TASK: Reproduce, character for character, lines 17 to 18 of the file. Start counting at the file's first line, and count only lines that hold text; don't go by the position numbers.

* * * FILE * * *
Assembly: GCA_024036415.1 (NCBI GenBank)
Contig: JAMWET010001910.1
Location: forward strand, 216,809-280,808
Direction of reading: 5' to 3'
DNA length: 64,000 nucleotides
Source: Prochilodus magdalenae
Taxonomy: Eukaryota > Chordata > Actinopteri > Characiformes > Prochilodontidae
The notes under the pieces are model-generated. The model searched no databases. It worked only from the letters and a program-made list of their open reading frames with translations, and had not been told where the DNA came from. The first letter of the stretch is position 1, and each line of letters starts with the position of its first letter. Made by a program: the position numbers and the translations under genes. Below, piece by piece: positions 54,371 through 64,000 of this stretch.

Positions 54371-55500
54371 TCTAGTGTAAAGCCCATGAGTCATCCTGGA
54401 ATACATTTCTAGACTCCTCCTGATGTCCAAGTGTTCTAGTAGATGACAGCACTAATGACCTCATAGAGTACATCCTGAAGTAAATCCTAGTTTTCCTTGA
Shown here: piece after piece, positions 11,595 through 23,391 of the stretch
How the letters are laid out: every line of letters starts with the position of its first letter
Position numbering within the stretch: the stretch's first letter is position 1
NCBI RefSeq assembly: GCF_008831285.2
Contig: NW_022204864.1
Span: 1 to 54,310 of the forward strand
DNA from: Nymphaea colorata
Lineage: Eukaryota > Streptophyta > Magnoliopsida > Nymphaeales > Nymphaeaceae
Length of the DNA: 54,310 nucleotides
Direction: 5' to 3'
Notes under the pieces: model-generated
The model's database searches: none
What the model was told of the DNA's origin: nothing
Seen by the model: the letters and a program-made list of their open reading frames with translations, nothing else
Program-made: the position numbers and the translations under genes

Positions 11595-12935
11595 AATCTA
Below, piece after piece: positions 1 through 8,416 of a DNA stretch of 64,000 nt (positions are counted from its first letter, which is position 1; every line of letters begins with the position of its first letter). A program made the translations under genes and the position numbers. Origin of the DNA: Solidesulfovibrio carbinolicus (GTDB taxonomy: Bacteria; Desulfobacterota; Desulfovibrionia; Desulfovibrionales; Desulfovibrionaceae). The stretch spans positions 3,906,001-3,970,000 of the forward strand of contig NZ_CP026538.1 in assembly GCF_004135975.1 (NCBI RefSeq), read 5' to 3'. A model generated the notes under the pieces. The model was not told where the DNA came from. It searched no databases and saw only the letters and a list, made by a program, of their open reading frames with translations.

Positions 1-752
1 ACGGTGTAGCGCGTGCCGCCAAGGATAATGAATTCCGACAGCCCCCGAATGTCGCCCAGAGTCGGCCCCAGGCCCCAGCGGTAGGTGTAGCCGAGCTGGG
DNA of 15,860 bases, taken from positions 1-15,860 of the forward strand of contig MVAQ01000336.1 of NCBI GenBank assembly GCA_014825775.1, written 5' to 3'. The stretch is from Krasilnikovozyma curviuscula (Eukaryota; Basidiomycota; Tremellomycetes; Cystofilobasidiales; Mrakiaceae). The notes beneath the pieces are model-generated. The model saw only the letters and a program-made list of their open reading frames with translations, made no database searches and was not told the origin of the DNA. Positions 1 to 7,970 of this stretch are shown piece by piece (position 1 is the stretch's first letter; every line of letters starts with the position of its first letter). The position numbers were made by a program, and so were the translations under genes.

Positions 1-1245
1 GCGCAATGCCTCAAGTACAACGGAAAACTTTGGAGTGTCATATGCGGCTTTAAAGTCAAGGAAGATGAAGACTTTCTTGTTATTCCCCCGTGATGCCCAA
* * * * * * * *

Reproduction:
Span: 1 to 54,310 of the forward strand
DNA from: Nymphaea colorata